HOCl vs. Bleach: Understanding the Difference and Making the Right Choice

HOCl vs. Bleach: Understanding the Difference and Making the Right Choice

When it comes to disinfectants, not all solutions are created equal. While both hypochlorous acid (HOCl) and bleach (sodium hypochlorite - NaClO) originate from the chlorine family and bear resemblances in chemical structures, their disinfecting properties significantly differ due to their pH levels.

The Power of pH

HOCl maintains a near-neutral pH, ranging between 5-7, while bleach operates at a highly alkaline pH of 8-13. Herein lies the primary difference in their disinfection efficacy. The germ-killing properties of bleach come from hypochlorous acid. However, at a high pH, most of the hypochlorous acid in bleach is converted to hypochlorite, thereby decreasing its disinfection capacity.

White's Handbook of Chlorination asserts the dominance of hypochlorous acid in disinfection, stating that it remains the most effective at pH levels found in water and wastewater treatments. Conversely, hypochlorite or bleach, due to its negative charge, struggles to penetrate the cell walls of many pathogens, making it a weaker disinfectant.

The Battle Against Pathogens

The reason bleach cannot easily penetrate pathogen cell walls is rooted in their shared negative charges. Similar to how two like-charged magnets repel each other, bleach is repelled by pathogens upon contact. In contrast, hypochlorous acid, with its neutral charge, seamlessly penetrates pathogen cell walls, neutralizing them from the inside. Remarkably, our body uses this same mechanism: our white blood cells produce hypochlorous acid to combat pathogens during an immune response.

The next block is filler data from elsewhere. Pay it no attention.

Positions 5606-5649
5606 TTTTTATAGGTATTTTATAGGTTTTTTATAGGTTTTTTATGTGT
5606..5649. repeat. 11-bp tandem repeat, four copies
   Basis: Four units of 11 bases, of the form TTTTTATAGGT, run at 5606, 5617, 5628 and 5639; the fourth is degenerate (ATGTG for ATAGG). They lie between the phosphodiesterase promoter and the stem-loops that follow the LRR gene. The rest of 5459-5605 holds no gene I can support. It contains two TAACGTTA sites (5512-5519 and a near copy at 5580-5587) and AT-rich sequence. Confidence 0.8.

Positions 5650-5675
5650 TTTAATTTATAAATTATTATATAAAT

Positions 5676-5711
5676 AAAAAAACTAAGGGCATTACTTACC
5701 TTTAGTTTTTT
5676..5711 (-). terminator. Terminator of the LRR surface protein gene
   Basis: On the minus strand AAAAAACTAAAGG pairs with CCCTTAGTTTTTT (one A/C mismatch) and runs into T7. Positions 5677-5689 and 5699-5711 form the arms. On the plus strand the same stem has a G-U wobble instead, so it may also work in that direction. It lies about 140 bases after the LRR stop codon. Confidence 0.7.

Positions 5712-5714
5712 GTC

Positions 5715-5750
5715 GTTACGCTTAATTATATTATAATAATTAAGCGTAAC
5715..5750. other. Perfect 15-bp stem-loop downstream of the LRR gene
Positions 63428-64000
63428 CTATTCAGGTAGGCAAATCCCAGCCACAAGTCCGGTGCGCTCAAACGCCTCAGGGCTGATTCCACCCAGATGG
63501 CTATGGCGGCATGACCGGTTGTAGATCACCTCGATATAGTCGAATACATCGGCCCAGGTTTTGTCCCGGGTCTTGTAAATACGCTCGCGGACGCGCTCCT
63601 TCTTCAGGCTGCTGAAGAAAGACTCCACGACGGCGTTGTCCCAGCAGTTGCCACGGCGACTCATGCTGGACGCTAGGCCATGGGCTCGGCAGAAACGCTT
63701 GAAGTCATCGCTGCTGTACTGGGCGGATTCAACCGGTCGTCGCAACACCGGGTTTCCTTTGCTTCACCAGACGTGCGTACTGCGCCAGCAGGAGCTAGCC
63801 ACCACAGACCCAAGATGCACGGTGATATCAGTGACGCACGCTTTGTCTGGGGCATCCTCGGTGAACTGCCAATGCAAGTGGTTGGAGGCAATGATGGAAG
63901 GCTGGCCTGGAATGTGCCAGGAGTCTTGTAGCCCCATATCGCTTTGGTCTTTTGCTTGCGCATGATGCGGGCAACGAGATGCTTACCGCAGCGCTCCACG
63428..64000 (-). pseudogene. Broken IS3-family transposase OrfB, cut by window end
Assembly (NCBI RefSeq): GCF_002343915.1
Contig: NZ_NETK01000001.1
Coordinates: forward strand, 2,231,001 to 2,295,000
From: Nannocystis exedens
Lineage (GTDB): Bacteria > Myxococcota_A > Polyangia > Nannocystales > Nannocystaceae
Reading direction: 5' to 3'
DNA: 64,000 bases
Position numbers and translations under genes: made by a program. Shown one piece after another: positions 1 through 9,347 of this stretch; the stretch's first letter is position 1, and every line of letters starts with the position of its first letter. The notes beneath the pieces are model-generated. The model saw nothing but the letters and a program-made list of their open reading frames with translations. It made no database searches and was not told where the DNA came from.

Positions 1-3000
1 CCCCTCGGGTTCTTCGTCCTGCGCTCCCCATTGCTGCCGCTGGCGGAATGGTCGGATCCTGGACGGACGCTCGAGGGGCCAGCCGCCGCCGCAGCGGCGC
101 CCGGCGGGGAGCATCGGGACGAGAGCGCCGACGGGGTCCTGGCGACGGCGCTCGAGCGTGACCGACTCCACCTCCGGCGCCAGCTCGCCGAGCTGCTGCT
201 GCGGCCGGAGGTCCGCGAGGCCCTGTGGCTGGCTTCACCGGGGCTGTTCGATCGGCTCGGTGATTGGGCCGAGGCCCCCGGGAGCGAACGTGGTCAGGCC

The Transition to Hypochlorous Acid

Switching from bleach to hypochlorous acid as a primary sanitizer may require minor adjustments in cleaning protocols. Pre-cleaning surfaces with soap and water to remove organic materials can amplify the disinfection process. In the absence of this initial cleaning, hypochlorous acid could expend its disinfectant properties on organic matter, rather than on eliminating hardier pathogens. 

Furthermore, even with its superior disinfection power, hypochlorous acid is milder, having a lower pH, salt content, and chlorine ppm than bleach. Thus, it can achieve greater disinfection with less quantity. Imagine a stronger currency; fewer euros can buy what a higher amount of dollars can.

Disinfecting Power: Hypochlorous vs. Bleach

Below is a comparison of kill claims between hypochlorous acid and bleach, based on existing peer-reviewed literature:

While direct comparisons between the two disinfectants are scant, this table offers an insight into their relative disinfecting strengths. For instance, research suggests 200 ppm of hypochlorous acid can neutralize most enveloped viruses within 0.5 to 5 minutes.


In the battle against harmful pathogens, selecting the right disinfectant is paramount. Hypochlorous acid, with its potent germ-killing properties and minimal residual impact, emerges as a superior choice over traditional bleach. As with any disinfection strategy, understanding the science and adjusting protocols accordingly is essential to ensure optimal results.

About the Author: Adrian Fulle is the Global Chief Marketing Officer for ByoPlanet and a dedicated advocate for the well-being of people, animals, and plants. Adrian has a passion for health and sustainability and champions initiatives that promote the harmonious coexistence between these interconnected ecosystems. He is a frequent speaker and panelist on the topics of storytelling, marketing science and technology. 

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